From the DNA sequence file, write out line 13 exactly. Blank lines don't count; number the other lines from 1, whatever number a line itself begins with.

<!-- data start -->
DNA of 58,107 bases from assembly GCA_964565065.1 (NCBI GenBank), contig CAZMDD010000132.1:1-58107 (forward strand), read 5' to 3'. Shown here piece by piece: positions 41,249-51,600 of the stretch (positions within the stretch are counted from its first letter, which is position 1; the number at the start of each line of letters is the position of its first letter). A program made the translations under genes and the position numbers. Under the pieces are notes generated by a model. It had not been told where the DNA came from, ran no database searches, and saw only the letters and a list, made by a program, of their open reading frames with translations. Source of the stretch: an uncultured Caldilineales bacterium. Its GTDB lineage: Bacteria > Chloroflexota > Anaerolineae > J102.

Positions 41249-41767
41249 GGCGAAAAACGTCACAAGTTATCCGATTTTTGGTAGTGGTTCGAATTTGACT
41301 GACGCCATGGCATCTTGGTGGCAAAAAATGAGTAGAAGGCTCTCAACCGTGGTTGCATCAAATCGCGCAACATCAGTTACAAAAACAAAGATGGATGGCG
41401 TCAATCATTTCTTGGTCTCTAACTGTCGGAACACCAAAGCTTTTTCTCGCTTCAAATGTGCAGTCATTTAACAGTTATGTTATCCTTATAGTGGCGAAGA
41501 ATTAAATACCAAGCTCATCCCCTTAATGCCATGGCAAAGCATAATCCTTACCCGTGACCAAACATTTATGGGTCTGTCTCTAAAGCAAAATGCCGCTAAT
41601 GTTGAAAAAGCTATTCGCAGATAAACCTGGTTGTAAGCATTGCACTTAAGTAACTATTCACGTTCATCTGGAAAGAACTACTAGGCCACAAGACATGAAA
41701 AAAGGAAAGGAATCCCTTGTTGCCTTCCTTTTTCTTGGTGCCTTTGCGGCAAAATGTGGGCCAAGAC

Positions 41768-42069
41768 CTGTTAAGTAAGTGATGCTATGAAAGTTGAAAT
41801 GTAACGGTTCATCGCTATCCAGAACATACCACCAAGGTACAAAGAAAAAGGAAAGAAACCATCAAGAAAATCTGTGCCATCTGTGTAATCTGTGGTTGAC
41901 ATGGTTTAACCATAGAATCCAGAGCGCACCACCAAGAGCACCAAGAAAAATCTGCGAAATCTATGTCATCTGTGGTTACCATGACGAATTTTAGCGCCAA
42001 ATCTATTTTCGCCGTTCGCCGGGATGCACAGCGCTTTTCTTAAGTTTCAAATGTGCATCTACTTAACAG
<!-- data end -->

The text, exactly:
42001 ATCTATTTTCGCCGTTCGCCGGGATGCACAGCGCTTTTCTTAAGTTTCAAATGTGCATCTACTTAACAG